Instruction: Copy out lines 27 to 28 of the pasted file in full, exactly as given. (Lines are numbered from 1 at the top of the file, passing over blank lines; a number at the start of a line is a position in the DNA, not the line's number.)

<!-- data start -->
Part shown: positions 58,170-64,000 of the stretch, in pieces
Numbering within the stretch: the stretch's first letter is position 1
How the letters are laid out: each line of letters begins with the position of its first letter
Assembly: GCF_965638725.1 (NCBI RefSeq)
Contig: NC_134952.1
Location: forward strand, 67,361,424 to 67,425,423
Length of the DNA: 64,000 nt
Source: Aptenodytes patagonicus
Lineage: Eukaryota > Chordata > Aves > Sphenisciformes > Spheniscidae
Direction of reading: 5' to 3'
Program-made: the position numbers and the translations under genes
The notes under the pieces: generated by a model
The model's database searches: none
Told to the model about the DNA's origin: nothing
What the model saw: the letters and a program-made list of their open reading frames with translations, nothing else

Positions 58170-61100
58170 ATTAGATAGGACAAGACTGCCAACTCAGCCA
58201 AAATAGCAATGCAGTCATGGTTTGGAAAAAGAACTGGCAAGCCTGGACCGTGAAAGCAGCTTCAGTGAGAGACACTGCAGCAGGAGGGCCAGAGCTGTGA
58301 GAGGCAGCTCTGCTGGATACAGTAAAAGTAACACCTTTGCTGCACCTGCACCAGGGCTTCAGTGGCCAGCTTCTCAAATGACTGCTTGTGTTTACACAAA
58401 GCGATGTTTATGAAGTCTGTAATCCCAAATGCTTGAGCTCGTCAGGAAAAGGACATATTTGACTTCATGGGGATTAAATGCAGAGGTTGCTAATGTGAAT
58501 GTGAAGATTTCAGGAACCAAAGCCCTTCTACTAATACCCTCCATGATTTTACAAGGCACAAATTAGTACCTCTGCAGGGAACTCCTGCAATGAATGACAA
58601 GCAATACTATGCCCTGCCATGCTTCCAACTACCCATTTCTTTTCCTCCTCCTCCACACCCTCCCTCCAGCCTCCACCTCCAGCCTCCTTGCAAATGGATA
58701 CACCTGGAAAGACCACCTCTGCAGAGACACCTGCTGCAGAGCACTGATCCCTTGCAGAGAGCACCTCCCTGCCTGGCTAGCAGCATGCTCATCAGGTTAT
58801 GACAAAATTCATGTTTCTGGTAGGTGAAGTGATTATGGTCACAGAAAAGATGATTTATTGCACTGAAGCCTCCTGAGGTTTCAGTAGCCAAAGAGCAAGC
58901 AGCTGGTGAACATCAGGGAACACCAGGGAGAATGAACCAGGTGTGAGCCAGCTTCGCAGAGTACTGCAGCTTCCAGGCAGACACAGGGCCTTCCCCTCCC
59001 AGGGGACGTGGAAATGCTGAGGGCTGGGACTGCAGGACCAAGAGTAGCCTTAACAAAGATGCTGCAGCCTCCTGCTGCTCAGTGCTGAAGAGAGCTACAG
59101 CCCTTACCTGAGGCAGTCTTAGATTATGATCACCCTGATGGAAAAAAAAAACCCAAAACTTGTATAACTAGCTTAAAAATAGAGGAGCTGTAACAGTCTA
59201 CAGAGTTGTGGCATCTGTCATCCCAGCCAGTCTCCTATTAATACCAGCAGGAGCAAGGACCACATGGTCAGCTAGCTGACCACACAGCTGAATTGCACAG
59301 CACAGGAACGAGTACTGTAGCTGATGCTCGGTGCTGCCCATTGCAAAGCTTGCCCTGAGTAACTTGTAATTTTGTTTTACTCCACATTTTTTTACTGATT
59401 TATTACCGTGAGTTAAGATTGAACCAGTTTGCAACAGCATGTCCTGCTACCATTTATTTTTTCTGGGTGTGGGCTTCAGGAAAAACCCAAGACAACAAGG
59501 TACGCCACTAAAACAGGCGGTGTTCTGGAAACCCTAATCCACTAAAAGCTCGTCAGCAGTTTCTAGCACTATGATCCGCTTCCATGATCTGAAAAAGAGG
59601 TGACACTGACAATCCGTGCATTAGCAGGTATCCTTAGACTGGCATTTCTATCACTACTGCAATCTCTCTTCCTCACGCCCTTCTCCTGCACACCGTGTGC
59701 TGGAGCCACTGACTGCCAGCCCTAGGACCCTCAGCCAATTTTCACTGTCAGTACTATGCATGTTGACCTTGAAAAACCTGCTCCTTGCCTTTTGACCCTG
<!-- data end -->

59101 CCCTTACCTGAGGCAGTCTTAGATTATGATCACCCTGATGGAAAAAAAAAACCCAAAACTTGTATAACTAGCTTAAAAATAGAGGAGCTGTAACAGTCTA
59201 CAGAGTTGTGGCATCTGTCATCCCAGCCAGTCTCCTATTAATACCAGCAGGAGCAAGGACCACATGGTCAGCTAGCTGACCACACAGCTGAATTGCACAG